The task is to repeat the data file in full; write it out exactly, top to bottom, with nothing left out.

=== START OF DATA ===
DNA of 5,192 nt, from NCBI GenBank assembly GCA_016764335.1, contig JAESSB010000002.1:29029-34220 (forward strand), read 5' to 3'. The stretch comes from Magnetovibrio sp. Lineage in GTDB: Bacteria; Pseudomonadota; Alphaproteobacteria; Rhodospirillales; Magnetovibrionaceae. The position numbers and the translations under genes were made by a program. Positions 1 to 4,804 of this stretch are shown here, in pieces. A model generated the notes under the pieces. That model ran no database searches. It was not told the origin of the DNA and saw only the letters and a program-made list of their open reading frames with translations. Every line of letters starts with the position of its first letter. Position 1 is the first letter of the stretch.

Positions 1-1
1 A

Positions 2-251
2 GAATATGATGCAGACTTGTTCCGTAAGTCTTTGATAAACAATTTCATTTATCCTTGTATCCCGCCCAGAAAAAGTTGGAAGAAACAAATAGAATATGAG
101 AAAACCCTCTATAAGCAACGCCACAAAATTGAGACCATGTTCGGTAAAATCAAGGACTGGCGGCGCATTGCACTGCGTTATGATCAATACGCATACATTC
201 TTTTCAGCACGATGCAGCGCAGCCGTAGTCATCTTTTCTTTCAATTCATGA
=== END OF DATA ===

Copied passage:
DNA of 5,192 nt, from NCBI GenBank assembly GCA_016764335.1, contig JAESSB010000002.1:29029-34220 (forward strand), read 5' to 3'. The stretch comes from Magnetovibrio sp. Lineage in GTDB: Bacteria; Pseudomonadota; Alphaproteobacteria; Rhodospirillales; Magnetovibrionaceae. The position numbers and the translations under genes were made by a program. Positions 1 to 4,804 of this stretch are shown here, in pieces. A model generated the notes under the pieces. That model ran no database searches. It was not told the origin of the DNA and saw only the letters and a program-made list of their open reading frames with translations. Every line of letters starts with the position of its first letter. Position 1 is the first letter of the stretch.

Positions 1-1
1 A

Positions 2-251
2 GAATATGATGCAGACTTGTTCCGTAAGTCTTTGATAAACAATTTCATTTATCCTTGTATCCCGCCCAGAAAAAGTTGGAAGAAACAAATAGAATATGAG
101 AAAACCCTCTATAAGCAACGCCACAAAATTGAGACCATGTTCGGTAAAATCAAGGACTGGCGGCGCATTGCACTGCGTTATGATCAATACGCATACATTC
201 TTTTCAGCACGATGCAGCGCAGCCGTAGTCATCTTTTCTTTCAATTCATGA